Simpsons Home Town: Springfield, Oregon
Shockingly, the "Springfield" in the long-running sittcom "The Simpsons" is Springfield, Oregon, near where creator Matt Groening grew up.
Shockingly, the “Springfield” in the long-running sittcom “The Simpsons” is Springfield, Oregon, near where creator Matt Groening grew up.
AP (“‘Simpsons’ creator: Real Springfield is in Oregon“):
The Springfield that exists in the mind of Matt Groening is a kind of American everything — hick pit stop, rosy-cheeked Rockwellian font of family values, cesspool of corruption, ethnic melting pot, boomtown gone to rust.
It’s what the creator of “The Simpsons,” the nation’s longest-running sitcom, used as a backdrop for 22-minute allegories about the American experience, beginning as earnest tales about a lower-middle class nuclear family and expanding to encompass spoofs of presidential elections, the obesity epidemic and “Citizen Kane.”
It’s also, according to an interview posted online Tuesday, a real place. Groening told Smithsonian magazine that he was inspired by the television show “Father Knows Best,” which was set in a town called Springfield. Springfield, Ore., is 100 miles south of Groening’s hometown of Portland.
“When I grew up, I realized it was just a fictitious name,” Groening said. “I also figured out that Springfield was one of the most common names for a city in the U.S. “In anticipation of the success of the show, I thought, ‘This will be cool; everyone will think it’s their Springfield,'” he said. “And they do.”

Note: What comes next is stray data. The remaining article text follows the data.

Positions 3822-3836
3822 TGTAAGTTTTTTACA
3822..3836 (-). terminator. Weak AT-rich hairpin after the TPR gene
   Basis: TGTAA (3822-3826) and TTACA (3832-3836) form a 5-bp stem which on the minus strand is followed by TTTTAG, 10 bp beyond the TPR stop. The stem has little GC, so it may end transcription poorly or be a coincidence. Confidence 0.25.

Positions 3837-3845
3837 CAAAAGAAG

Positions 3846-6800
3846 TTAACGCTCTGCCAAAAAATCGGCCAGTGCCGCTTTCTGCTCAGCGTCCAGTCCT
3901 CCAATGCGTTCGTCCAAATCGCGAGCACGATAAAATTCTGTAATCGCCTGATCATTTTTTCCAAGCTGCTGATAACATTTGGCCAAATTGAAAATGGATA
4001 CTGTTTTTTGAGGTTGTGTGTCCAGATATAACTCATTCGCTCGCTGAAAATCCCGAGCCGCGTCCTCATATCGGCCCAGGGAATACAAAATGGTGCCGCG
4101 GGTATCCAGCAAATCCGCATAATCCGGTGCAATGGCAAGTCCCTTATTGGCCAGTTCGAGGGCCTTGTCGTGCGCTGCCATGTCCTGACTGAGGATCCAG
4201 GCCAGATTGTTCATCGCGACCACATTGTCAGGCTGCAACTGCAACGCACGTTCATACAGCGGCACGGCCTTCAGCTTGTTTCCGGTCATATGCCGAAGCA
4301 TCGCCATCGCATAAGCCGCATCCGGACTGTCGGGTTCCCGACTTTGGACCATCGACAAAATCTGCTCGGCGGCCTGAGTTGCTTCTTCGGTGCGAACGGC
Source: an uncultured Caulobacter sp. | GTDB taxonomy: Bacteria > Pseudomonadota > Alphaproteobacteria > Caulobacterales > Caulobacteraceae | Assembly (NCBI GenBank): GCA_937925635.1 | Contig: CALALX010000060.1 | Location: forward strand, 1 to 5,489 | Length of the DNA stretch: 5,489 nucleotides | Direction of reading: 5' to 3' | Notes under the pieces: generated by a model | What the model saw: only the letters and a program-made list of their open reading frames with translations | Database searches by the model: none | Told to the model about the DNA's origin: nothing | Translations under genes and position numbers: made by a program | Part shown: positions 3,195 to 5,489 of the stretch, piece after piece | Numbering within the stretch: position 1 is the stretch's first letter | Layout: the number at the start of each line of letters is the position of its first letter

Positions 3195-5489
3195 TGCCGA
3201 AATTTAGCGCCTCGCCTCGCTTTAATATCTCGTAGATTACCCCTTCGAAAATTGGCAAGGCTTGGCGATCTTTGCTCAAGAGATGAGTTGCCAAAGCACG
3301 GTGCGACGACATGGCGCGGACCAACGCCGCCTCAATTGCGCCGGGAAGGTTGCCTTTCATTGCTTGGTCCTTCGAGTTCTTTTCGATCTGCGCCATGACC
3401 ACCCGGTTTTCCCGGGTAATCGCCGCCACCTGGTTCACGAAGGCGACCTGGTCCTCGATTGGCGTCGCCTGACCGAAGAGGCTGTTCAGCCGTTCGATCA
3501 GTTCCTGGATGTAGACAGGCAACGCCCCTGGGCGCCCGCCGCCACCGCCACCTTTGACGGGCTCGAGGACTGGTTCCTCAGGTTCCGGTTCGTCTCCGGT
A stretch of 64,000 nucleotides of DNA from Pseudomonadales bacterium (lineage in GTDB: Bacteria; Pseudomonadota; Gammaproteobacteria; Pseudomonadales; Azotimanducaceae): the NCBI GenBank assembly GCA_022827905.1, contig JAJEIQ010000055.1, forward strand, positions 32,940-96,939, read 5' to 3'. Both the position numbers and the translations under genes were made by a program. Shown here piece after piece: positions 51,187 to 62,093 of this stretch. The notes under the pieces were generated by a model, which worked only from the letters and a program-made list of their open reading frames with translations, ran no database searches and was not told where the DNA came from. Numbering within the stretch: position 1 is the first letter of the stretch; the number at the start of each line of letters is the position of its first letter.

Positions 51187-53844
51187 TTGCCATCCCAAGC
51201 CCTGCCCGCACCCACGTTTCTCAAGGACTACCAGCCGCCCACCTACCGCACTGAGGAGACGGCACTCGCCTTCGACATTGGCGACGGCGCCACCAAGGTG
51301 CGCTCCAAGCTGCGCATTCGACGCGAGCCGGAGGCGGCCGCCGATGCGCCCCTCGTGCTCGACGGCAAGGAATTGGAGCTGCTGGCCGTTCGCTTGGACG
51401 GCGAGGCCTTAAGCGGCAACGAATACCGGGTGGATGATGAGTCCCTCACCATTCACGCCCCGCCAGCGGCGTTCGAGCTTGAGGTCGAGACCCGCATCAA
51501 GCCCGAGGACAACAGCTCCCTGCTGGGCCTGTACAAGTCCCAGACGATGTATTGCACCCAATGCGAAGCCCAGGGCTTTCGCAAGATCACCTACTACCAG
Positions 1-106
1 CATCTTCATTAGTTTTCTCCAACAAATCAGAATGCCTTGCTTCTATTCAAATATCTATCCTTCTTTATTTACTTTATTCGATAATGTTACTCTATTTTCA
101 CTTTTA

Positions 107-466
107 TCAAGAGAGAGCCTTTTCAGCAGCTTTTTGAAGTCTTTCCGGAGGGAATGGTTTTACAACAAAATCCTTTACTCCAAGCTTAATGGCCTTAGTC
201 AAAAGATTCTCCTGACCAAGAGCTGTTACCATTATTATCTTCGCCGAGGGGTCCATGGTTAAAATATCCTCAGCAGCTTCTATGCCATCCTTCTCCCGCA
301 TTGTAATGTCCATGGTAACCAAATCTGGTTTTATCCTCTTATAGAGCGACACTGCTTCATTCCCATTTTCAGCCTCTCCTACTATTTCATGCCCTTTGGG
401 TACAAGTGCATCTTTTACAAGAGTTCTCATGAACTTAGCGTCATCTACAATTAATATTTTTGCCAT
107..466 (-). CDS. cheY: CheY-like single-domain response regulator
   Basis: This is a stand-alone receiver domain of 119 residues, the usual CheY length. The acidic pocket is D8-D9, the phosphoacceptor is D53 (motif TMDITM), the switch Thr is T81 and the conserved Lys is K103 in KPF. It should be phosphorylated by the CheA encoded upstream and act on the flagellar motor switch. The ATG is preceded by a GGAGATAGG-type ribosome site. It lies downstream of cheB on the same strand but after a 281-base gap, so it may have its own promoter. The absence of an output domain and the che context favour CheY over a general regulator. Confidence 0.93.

The acknowledgement ends one of the longest-running mysteries in popular culture. But people in town on Tuesday weren’t quite sure what to do with the information.
Maybe we should have known all along, said Wayne Jones, a 28-year-old clerk at the Bright Oak Meats in downtown Springfield. Jones has long argued that Oregon’s Springfield is the true inspiration for Groening’s invention.
For one, there’s the statue of an unnamed man astride a horse in downtown, just as the fictional Springfield features a memorial to founder Jebediah Springfield (nee Hans Sprungfeld) in its town square.
And people living near the now-shuttered Trojan Nuclear Power Plant near Prescott, Ore., have always considered the site to be the real counterpart to the fictional Springfield power plant.
The fictional town’s true location has been a secret so long, even the jokes about its secrecy are old. In one, the showrunners had a narrator give one location in a voiceover for the live broadcast, then change it in reruns. In “The Simpsons Movie,” one character says the fictional state borders Ohio, Nevada, Maine and Kentucky.
Groening said he has long given fake answers when asked about the Simpsons’ hometown, leaving open the possibility that his latest one is itself another fake.
Until Tuesday, Portland, Ore., provided the most likely inspiration for the Simpsons’ hometown. Many of the names of characters on the Fox show — Flanders, Quimby, Kearney — are streets in Portland.
Not to mention that the main characters are named after Groening’s family, that the Simpsons address is identical to that of Groening’s childhood home, and about ten thousand other clues. Seriously, this stumped people for 25 years?